2

  1. Given the Prolog database and rules shown below, what is the output of the Prolog query that follows?

       child_of(mary, steve).
       child_of(mary, anne).
       child_of(alice, anne).
       child_of(alice, steve).
       child_of(jane, steve).
       child_of(leslie, steve).
       female(mary).
       female(alice).
       female(jane).
    
       sisters(Person1, Person2) :-
          child_of(Person1, Parent1),
          child_of(Person1, Parent2),
          child_of(Person2, Parent1),
          child_of(Person2, Parent2),
          not(Parent1 = Parent2),
          female(Person1),
          female(Person2),
          not(Person1 = Person2).
       

    Query:

    ?- sisters(Sis1, Sis2).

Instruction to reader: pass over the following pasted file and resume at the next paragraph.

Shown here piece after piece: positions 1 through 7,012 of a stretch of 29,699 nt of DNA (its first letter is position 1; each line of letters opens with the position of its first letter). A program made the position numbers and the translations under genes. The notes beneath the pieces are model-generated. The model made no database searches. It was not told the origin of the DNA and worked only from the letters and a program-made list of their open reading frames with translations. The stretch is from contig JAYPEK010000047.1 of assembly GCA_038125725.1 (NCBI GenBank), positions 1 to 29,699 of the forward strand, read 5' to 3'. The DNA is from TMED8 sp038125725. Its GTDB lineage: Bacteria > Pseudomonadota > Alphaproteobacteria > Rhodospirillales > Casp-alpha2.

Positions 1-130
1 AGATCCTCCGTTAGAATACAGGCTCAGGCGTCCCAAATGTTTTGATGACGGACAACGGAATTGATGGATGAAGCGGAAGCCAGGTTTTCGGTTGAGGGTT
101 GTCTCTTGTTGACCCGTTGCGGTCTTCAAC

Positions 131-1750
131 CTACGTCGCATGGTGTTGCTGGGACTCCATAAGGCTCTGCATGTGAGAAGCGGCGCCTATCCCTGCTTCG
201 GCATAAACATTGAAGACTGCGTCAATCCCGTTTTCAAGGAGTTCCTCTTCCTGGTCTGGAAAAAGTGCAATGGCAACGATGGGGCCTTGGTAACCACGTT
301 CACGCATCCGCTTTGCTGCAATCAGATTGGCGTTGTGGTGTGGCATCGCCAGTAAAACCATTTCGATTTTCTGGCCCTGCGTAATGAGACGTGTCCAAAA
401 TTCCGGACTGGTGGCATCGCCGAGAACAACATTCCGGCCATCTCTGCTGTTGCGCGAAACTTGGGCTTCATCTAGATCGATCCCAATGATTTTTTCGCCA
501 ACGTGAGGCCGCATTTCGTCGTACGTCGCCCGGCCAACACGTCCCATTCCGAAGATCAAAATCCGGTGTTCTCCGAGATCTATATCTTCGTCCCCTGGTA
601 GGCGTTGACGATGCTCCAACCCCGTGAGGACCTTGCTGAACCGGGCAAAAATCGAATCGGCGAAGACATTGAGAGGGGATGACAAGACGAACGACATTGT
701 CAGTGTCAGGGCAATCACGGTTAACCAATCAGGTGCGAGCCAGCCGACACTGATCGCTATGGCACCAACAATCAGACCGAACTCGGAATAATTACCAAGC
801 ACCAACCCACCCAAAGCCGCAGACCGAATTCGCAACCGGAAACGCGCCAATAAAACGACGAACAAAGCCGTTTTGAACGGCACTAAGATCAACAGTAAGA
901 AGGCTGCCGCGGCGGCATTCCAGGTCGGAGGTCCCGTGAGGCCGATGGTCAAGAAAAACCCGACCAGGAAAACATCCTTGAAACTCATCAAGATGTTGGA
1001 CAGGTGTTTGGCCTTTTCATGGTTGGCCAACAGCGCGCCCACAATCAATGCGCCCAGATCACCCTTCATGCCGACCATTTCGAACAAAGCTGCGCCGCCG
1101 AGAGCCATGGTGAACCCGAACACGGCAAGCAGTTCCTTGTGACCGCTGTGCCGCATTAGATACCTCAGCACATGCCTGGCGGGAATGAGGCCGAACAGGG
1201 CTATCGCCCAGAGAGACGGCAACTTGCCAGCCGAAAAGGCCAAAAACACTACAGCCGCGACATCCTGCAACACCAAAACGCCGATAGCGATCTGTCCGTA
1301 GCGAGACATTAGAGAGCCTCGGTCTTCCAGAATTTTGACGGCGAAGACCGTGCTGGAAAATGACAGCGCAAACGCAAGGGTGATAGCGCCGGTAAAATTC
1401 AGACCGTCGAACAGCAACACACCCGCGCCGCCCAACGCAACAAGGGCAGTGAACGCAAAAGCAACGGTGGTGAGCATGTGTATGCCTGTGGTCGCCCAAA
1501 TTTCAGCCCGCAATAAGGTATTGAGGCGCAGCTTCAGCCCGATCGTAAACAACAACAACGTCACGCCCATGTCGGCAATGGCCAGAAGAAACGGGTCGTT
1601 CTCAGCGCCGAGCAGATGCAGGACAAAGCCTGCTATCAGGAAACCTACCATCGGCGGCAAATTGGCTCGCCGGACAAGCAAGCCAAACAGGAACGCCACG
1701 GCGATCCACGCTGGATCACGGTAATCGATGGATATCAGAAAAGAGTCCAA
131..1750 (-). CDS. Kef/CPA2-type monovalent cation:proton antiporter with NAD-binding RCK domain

Answer:

    Sis1 = mary,
    Sis2 = alice;
    
    Sis1 = mary,
    Sis2 = alice;
    
    Sis1 = alice,
    Sis2 = mary;
    
    Sis1 = alice,
    Sis2 = mary;
    
    false.

    Comment:Essentially there are two persons here who are sisters, namely mary and alice, so we intuitively expect a single answer, effectively verifying that sisters(mary, alice). is true. However, Prolog also proves sisters(alice, mary). which doubles the number of solutions found. It also proves each of these two ways, binding Parent1 to steve and Parent2 to anne in one case, and vice-versa in the other case, again doubling the number of solutions (to give 4 altogether).